The Myth of Arden Chapter 2: Part 1

Chapter Two: The Road to Pent

      “Are you hungry?” Marcus interrupted as he removed a small basket from a compartment under his chair. “There is not much, just some leftover fruit and cheese, but the castle is only a few more hours from here so it will go to waste if we do not eat it now.” He reached into the parcel and removed an apple. “Here, this is still good.” He said as he stood up in the carriage and sat next to the girl. He leaned in close to her with the fruit in front of him. She instinctively leaned away, and for a second, he paused staring into her eyes before smiling jokingly. They both laughed as she took the fruit.

      “Thank you. You are most kind,” the young girl said before she took a bite.

      “It is nothing. At the start of the trip, I had all sorts of wonders. All that is left is this.” He trailed off, realizing his subject choice was a little poor. “Well, food is food!” he said chuckling as he took a bite of his apple. “What did you say your name was again?”

      “You never asked,” the girl pointed out.

      “How rude of me, please tell it to me, then,” Marcus said between bites.

      “Everyone calls me Anny. It is short for Antoinette,” the girl explained.

      “How wise of you to shorten it!” Marcus teased.

      Anny smiled and said, “You know you do surprise me, Marcus. They say you are a great prince…”

      “But I don’t act like one,” Marcus interrupted her. “True, true, it is all my brothers’ fault. I was the middle of three brothers. My elder brother was to assume the throne, but he died of a strange illness. My remaining brother was then to assume the throne, but he also fell to an untimely death.”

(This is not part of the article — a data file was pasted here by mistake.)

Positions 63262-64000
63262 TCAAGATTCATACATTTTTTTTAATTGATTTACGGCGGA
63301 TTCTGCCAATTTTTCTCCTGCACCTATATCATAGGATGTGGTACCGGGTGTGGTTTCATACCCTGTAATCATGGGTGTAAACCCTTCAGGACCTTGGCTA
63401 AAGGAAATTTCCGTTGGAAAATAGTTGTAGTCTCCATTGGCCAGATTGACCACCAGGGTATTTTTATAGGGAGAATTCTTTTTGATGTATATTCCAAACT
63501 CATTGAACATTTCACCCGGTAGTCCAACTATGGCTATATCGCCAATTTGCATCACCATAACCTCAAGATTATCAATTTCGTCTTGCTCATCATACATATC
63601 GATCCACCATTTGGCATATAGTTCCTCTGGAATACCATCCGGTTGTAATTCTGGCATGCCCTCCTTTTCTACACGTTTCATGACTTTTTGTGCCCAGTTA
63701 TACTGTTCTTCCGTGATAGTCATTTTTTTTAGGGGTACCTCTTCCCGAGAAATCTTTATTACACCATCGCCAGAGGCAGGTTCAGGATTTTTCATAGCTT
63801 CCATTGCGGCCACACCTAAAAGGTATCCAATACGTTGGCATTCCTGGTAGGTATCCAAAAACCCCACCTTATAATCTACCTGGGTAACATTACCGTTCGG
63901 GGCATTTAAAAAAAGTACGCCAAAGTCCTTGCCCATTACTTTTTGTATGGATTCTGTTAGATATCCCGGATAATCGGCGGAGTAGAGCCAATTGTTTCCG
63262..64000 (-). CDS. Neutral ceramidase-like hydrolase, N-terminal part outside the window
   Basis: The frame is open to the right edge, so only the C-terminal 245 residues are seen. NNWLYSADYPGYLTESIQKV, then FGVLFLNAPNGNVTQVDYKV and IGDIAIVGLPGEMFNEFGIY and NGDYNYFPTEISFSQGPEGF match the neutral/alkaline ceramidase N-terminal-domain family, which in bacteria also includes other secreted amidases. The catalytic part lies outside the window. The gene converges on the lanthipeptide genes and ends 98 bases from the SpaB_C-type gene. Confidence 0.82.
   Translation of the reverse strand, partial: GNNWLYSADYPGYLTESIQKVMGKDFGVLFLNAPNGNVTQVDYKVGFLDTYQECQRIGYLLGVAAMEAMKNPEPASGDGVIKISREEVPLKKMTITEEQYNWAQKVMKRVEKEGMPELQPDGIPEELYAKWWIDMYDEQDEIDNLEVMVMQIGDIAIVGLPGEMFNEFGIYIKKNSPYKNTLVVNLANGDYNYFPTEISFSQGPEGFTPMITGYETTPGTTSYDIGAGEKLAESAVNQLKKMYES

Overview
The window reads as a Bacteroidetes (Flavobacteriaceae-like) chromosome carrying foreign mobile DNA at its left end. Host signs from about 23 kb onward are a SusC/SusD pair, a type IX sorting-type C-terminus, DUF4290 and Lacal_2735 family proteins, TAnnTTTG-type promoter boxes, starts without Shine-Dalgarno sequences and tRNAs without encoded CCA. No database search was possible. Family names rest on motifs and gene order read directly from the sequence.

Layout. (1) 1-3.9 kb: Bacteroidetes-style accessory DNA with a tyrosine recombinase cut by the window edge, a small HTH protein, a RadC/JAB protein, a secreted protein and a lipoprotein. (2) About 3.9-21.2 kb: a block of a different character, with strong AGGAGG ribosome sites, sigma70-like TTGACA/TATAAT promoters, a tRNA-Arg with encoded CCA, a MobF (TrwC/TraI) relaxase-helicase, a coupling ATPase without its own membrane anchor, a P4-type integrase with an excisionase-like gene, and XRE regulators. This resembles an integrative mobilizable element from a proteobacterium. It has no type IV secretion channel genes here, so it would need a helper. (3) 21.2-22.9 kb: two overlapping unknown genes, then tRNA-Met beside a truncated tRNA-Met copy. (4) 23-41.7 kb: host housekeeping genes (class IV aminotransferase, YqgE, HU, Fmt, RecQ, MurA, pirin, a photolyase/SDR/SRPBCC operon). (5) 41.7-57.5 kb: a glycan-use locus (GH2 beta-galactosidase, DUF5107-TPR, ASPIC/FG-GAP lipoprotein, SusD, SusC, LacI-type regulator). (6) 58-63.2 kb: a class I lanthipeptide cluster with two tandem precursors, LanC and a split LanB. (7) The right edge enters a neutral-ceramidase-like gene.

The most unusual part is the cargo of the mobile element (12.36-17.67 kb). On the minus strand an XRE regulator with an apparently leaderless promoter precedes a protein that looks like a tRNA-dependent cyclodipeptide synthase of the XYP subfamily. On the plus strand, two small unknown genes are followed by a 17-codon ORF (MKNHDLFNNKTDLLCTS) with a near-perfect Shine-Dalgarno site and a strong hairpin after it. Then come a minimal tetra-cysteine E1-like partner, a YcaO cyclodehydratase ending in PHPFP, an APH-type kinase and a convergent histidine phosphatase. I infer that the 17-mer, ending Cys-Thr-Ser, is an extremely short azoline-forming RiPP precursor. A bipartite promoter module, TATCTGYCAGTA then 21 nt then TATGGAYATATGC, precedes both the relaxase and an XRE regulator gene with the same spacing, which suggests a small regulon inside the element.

Anny gasped horrified.

      Marcus chuckled, reassuringly clarifying, “the death I speak of is a spiritual one! The poor fool lives on, but only for himself. He has taken the luxury to go traipsing off looking for some deep spiritual meaning to life where there isn’t any. The older one I mean. No, just the older one. The younger he is dead: yes, dead as dead can be.

      “They were so concerned with the crown when they were young, but I wanted nothing to do with it. In fact, since I was ten, I’ve been wandering these roads in search of real wisdom and adventure!”

      “And did you find it?” Anny asked when he had finally stopped.

      “Well, a little I suppose before these damn guards tracked me down and brought me back home,” Marcus said as he made a rude gesture out the window. “Actually, it was on one of my last trips that I heard this story you speak now, but it has to be years since those times, fifteen maybe twenty.”

      “You mean you have heard this story before?” Anny said surprised.

      Marcus chuckled. “Well of course! Who has not heard the famed story ‘The Myth of Arden’! Though no one tells it quite as well as you do. Tell me again where you first heard it.”

      “My mother told it to me. She was the head cook in a great house,” Anny said as she gazed out the window.

      “Ah, and whose house was that?” Marcus asked. He had finished his apple and threw the core out the window in front of Anny’s gaze.

      Anny looked back at him disgruntled and said, “Well it was a great house in the small town near where you found me. I would not be surprised if you had never heard of it.”

      “I have been from one coast to the other of this silly country. I bet I have heard of the place and probably dined there too,” Marcus assured her.

      “Well, the village nearby is called Fay Hill,” Anny said hesitantly.

      “Ah, good old Fay Hill! That is just outside of Reed? Am I remembering correctly?” Marcus asked jovially.

      “You could not have possibly heard of it!” Anny insisted.

      “And why not?” Marcus quipped.

      “Because it is so small!” the girl replied while crossing her arms.

      “Why I was there just three years ago sighing a peace treaty with those fine people, though I do not remember you being there. It is nearer to the border of Paultry in Arden right?” Marcus said with a triumphant smile.